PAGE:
One of the more illuminating remarks during the health-care debate in Congress came when House Speaker Nancy Pelosi told an audience that Democrats would "pass the bill so you can find out what's in it, away from the fog of controversy."
That remark captured the truth that, while many Americans have a vague sense that something bad is happening to their health care, few if any understand exactly what the law does.
To fill this vacuum, Representative Kevin Brady of Texas, the top House Republican on the Joint Economic Committee, asked his staff to prepare a study of the law, including a flow chart that illustrates how the major provisions will work.
The result, made public July 28, provides citizens with a preview of the impact the health-care overhaul will have on their lives. It's a terrifying road map that shows Democrats have launched America on the most reckless policy experiment in its history, the economic equivalent of the Bay of Pigs invasion.
Before discussing what the law means for you, we have to look at what it does to government. That's where the chart comes in handy. It includes the new fees, bureaucracies and programs and connects them into an organizational chart that accounts for the existing structure. It's so carefully documented that a line connecting two structures cites the legislative language that created the link.
This clearly is a candidate for most disorganized organizational chart ever. It shows that the health system is complex, yes, but also ornate. The new law creates 68 grant programs, 47 bureaucratic entities, 29 demonstration or pilot programs, six regulatory systems, six compliance standards and two entitlements.
Getting that massive enterprise up and running will be next to impossible. So Democrats streamlined the process by granting Health and Human Services Secretary Kathleen Sebelius the authority to make judgments that can't be challenged either administratively or through the courts.
This monarchical protection from challenges is extended as well to the development of new patient-care models under Obama's controversial recess appointment, Donald Berwick, whom Republicans are calling the rationer-in-chief. Berwick will run the Centers for Medicare and Medicaid Services, where he can experiment with ways to use administrative fiat to move our system toward the socialized medicine of Europe, which he has at times embraced.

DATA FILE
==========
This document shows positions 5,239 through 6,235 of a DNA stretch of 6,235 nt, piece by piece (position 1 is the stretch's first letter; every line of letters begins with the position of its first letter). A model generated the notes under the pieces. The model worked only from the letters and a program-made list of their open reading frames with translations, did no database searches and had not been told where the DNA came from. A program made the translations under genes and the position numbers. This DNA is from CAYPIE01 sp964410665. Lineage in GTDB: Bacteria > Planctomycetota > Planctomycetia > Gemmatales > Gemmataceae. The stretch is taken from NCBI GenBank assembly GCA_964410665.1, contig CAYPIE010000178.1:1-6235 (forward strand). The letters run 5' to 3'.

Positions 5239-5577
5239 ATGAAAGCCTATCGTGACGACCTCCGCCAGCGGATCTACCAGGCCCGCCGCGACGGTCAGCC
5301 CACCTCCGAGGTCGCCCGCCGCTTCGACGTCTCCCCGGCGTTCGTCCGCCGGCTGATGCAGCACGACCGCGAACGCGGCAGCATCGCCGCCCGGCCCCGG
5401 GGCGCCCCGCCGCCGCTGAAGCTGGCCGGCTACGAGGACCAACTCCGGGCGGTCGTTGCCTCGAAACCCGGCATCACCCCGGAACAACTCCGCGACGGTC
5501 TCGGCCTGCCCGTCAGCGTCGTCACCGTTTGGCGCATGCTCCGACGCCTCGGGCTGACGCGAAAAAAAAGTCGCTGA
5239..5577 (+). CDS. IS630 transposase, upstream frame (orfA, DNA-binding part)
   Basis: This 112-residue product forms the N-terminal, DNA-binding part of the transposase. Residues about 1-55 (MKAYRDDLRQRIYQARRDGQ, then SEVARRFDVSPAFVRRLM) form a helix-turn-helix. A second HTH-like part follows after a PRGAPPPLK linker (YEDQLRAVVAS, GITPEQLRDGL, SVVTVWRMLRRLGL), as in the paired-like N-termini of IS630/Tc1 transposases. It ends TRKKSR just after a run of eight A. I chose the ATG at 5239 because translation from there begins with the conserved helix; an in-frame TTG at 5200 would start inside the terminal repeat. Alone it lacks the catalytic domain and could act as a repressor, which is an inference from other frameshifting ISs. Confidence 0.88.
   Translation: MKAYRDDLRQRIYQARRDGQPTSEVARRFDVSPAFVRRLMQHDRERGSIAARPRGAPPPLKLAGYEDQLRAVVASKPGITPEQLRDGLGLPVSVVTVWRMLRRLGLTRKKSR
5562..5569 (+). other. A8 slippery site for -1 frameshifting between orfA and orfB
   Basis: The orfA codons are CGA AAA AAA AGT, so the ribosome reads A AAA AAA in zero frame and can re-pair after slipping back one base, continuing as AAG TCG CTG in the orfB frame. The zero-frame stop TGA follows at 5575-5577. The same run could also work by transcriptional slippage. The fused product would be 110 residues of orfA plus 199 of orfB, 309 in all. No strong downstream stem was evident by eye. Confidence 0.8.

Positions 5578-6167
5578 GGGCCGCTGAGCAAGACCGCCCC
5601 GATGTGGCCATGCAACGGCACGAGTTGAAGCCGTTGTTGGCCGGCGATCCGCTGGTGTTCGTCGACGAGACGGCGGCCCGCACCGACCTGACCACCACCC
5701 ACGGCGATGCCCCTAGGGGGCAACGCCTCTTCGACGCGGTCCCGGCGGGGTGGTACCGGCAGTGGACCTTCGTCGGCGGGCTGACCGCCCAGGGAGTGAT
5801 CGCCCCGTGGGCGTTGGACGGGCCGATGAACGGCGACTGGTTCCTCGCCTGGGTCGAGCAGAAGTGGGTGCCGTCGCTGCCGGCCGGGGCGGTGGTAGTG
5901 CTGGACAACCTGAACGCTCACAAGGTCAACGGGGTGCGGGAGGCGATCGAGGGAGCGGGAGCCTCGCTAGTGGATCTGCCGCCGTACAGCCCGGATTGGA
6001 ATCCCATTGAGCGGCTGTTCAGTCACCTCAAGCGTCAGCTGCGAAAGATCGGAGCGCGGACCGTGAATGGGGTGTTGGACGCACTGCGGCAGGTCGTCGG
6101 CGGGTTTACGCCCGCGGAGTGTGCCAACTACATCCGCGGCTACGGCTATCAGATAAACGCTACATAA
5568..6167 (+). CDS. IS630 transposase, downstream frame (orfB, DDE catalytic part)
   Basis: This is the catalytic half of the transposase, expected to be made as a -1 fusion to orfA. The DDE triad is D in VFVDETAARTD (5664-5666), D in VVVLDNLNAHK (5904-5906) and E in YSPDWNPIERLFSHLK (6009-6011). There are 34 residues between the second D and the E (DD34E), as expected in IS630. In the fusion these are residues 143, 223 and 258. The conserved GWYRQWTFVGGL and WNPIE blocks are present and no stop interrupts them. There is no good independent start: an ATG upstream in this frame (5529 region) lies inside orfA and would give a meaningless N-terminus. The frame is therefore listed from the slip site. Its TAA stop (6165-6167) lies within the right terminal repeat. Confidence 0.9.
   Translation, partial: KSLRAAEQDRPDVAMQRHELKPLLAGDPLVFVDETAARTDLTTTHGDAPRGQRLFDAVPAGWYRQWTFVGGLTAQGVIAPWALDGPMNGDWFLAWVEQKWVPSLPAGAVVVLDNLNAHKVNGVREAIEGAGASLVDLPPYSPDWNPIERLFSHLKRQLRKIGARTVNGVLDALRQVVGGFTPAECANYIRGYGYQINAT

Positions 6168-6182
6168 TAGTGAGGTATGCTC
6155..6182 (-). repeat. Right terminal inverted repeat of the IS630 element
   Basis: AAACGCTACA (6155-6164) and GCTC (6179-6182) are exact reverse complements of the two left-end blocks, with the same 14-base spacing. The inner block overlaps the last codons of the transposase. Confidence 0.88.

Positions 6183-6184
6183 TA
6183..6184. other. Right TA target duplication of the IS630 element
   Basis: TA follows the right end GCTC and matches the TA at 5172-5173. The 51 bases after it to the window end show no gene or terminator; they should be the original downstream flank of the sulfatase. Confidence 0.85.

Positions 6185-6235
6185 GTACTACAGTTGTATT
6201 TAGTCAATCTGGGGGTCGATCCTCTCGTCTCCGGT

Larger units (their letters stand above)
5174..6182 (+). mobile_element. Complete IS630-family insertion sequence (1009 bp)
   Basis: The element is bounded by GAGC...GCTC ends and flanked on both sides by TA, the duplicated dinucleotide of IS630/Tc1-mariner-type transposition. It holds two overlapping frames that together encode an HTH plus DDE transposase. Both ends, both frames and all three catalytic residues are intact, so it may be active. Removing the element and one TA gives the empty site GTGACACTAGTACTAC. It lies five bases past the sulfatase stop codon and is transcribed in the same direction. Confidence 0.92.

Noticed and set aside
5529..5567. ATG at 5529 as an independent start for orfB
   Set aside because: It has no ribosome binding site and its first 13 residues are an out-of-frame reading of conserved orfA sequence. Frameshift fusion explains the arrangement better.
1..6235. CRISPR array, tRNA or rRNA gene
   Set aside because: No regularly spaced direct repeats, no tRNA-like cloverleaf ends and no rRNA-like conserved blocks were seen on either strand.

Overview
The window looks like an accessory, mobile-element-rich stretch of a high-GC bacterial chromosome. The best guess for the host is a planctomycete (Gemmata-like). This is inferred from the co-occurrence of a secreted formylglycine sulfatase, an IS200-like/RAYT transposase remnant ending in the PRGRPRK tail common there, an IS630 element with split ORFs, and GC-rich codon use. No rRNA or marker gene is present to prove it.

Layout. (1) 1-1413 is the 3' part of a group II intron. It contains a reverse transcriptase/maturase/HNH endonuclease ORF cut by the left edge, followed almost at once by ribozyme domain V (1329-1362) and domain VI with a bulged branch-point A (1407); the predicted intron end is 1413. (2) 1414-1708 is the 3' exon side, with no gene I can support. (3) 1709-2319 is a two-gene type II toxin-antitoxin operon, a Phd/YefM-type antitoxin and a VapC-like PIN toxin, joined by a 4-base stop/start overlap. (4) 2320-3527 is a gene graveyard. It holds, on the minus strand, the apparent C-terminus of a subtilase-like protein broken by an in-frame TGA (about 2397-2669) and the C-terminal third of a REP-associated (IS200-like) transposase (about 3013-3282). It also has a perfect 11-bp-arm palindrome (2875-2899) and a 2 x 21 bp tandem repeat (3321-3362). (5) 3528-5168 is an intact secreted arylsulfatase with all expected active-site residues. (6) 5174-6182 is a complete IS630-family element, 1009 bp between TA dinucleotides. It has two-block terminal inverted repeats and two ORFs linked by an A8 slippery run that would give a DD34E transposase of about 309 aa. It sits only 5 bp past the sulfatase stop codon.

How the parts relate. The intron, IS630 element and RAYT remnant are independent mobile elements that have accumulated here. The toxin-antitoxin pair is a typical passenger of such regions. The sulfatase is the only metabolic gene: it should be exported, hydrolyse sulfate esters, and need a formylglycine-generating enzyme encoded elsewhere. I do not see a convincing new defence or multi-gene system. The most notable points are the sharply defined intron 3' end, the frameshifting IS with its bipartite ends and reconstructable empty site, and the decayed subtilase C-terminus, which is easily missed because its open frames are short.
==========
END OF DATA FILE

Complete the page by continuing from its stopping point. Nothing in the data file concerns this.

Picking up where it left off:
Closer to Home
A sprawling, complex bureaucracy has been set up that will have almost absolute power to dictate terms for participating in the health-care system. That's what the law does to government. What it does to you is worse.
Based on the administration's own numbers, as many as 117 million people might have to change their health plans by 2013 as their employer-provided coverage loses its grandfathered status and becomes subject to the new Obamacare mandates.
Those mandates also might make your health care more expensive. The Congressional Budget Office predicts that premiums for a small number of families who buy their insurance privately will rise by as much as $2,100.
The central Obamacare mechanism for increasing insurance coverage is an expansion of the Medicaid program. Of the 30 million new people covered, 16 million will be enrolled in Medicaid. And you could end up in the program whether you want it or not. The bill states that people who apply for coverage through the new exchanges or who apply for premium-subsidy credits will automatically be enrolled in Medicaid if they qualify.
Hurting the Elderly
To pay for this expansion, the bill takes $529 billion from Medicare, with roughly 39 percent of the cut coming from the Medicare Advantage program. This represents a large transfer of resources, sacrificing the care of the elderly in order to increase the Medicaid rolls.
For all this supposed reform, you, the American taxpayer, can expect a bill to the tune of $569 billion.
Front and center among the new taxes is the 40 percent excise tax on those lucky people with so-called Cadillac health plans. The higher insurance costs that are driven by the government mandates will push many more ordinary plans into Cadillac territory.
If the idea of taxing people with coverage deemed too good doesn't bother you, maybe the new 3.8 percent tax on investment income will. That will apply even to a small number of home sales, those that generate $250,000 in profit for an individual or $500,000 for a married couple.
In vivid color and detail, Congressman Brady's chart captures the huge expansion of government coming under Obamacare. Harder to show on paper is the pain it will cause.
Kevin Hassett is a senior fellow and the director of economic policy studies at AEI.